I just finished writing mine, tagged by Kenju, and to be posted tomorrow. But of course I left a lot out that your list reminded me of...like the suppers. I was the mowtown sister. Great memories and descriptions. Life was so much simplier back then.

12:51 PM  
Blogger annush said...

that was a great post that has made me miss my own mom's cooking...

12:51 PM  
Blogger Rob Seifert said...

I miss mom's cooking too. Mom's still alive but, subject to today's rules and an aging metabolism, she no longer uses things like butter, bacon, and salt. This has had the effect of ruining some of those very recipes I used to love. Thankfully, I can make most of them at my house though, as much as I love eating them, they sometimes cause physical pain which, for the time being is occasionally worth while.

RCS

3:36 PM  
Blogger Lightning Bug's Butt said...

I really enjoyed that. Sounds like you had a great childhood. Strange how the mundane things are always the highlights in retrospect.

3:52 PM  
Blogger brooksba said...

Carol,

This was a wonderful post. You made me feel like I was in New York City in a time that should not be familiar to me, but you made it real. Your writing always amazes me. You are so talented.

Beth

4:55 PM  
Blogger BarbaraFromCalifornia said...

What a great post...Thank you for sharing these beautiful memories with everyone.

9:41 AM  
Blogger Valkyrie said...

I love your Blog! You are a good writer who manages to put things down both eloquently and with a touch of humor.

Mind if I take a few notes on how you write?

10:42 PM  
Blogger OSAPian said...

You've got a very interesting blog. Keep up the great work!

12:42 AM  
Blogger anumita said...

Your childhood was wonderful! I have said so before too. And the way you write all about it, makes me want to go through it too.

2:10 AM  
Blogger Michelle said...

Wonderful insight into your childhood Carol. Been way too long between posts ehh!

3:00 AM  
Blogger Sask 1 said...

I missed my old neighbourhood also.But having just revisited it i realise it hasnt changed only the people have,and without the old people it just wasnt the same.Great post again as usual Carol.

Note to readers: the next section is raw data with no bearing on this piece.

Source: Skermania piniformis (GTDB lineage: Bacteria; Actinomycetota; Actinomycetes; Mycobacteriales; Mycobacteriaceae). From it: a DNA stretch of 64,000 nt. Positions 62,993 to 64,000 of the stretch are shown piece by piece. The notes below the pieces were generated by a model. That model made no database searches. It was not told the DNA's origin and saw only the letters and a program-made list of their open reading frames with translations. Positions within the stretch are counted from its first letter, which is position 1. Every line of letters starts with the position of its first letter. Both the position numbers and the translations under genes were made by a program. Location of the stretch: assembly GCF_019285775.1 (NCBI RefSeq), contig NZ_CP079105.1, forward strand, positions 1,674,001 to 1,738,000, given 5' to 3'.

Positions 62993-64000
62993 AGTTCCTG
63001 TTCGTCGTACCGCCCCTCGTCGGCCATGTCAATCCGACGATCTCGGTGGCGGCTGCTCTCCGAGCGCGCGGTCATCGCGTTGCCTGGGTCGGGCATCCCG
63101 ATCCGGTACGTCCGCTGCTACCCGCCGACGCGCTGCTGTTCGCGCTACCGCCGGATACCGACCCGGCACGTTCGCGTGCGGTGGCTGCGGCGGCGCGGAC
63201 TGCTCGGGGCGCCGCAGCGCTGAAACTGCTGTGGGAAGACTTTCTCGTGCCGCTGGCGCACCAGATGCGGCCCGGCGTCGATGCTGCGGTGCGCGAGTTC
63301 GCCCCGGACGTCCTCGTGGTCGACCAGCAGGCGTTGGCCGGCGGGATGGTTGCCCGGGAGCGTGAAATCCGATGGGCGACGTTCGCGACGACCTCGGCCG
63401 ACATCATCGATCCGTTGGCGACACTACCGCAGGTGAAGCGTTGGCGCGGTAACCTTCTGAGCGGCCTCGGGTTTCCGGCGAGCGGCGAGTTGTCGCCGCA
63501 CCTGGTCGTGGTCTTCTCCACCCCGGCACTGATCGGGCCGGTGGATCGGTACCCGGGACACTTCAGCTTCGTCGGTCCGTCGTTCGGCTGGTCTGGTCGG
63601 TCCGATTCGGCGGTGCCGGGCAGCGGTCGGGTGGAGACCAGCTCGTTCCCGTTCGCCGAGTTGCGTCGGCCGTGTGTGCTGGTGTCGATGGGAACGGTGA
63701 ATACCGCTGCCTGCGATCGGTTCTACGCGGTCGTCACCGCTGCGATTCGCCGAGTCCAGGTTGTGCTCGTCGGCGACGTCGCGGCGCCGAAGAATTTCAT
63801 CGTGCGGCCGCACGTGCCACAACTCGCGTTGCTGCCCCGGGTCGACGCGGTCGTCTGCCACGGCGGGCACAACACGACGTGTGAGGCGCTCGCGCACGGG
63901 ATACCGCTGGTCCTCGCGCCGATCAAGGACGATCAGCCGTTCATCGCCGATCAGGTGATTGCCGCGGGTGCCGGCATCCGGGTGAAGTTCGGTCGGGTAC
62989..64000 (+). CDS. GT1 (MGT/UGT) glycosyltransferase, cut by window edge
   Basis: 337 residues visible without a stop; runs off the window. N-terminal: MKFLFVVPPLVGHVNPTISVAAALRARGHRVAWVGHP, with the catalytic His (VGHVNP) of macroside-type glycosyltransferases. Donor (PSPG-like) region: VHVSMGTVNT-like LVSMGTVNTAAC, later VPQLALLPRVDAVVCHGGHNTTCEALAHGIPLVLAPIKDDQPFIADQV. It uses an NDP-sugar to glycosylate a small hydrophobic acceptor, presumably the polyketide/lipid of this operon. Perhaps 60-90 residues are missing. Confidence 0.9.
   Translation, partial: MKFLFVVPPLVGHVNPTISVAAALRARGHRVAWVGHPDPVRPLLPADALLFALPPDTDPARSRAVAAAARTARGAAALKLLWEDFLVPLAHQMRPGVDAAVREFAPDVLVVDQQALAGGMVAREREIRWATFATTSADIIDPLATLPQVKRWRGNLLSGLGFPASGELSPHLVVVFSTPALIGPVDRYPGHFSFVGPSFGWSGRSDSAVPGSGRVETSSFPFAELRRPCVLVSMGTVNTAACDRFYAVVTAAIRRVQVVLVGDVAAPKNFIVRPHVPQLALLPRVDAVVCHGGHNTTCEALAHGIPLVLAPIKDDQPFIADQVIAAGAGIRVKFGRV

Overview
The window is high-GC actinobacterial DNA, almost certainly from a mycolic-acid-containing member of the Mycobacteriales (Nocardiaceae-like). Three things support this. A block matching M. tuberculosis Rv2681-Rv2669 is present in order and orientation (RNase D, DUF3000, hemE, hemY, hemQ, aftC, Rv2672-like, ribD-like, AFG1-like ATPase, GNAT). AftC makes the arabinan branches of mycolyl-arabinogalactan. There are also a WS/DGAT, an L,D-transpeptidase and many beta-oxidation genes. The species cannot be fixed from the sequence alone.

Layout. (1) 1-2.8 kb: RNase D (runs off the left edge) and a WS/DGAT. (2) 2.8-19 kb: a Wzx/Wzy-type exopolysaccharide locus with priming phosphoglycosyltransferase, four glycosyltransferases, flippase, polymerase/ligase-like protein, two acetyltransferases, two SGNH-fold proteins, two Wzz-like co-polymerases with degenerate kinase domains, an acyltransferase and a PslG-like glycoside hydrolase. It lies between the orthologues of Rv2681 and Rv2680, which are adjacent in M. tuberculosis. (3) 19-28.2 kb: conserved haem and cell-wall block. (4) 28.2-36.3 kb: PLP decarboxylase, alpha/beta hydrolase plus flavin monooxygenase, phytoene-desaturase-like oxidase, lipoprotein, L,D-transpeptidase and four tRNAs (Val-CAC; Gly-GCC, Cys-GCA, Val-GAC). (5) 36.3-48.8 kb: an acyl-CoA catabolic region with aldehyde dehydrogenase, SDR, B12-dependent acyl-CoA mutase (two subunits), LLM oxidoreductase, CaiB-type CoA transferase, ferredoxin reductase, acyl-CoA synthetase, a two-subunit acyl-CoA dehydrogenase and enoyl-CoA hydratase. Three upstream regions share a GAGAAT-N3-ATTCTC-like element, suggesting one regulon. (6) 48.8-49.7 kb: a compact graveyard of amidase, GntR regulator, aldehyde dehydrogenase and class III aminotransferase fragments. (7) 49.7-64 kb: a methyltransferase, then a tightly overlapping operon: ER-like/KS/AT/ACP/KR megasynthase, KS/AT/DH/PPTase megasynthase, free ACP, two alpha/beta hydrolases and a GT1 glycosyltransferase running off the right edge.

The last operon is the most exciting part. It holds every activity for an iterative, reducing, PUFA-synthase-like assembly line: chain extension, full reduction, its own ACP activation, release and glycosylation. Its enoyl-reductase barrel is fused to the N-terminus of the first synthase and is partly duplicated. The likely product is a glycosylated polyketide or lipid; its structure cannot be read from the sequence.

9:38 AM  
Blogger Lightning Bug's Butt said...

Hey, you changed your profile pic. Less weary, more hag.

2:03 PM  
Blogger MYSTIC said...

You always make me think...Duh!
1. I did not make the rules..thus I do not have to play by them.
2. Old age and Treachery will always overcome youth and skill.
3. I have a garage full of Big Band Records. Love "some" of your choices in music.
4. See response to your comments on my blog..
5. It is hot as hell today.
Note to the curious. When I was a young boy, my mother took all of us to NY City on the train. She took us two places. The Piers to see the Statue of Liberty and the Bowery. Both had a purpose. The Statue of Liberty to teach us how blessed we are in this nation, and the Bowery to show us what would turn out to be if we didn't work hard. Mom had to work as my father passed very early in my life. I can't say I missed her cooking. She was a very Religious woman so everything we got was a Burnt Offering. "JK" Fish Sticks on Friday night was nothing to brag about. Mrs Paul should have been shot. Music I do remember and was given a great love of all types. Steel Pier in the early days was filled with Big Bands. Loved Louie Armstrong, Benny Goodman, Nat King Cole, Eddie Duchin, Eagles, Four Seasons, Beach Boys, Ray Charles, Country, Gospel. You get the picture. Dislike Blue Grass and Rap. I will leave a picture of a fish caught today on my Blog for you. Now this is FISHING!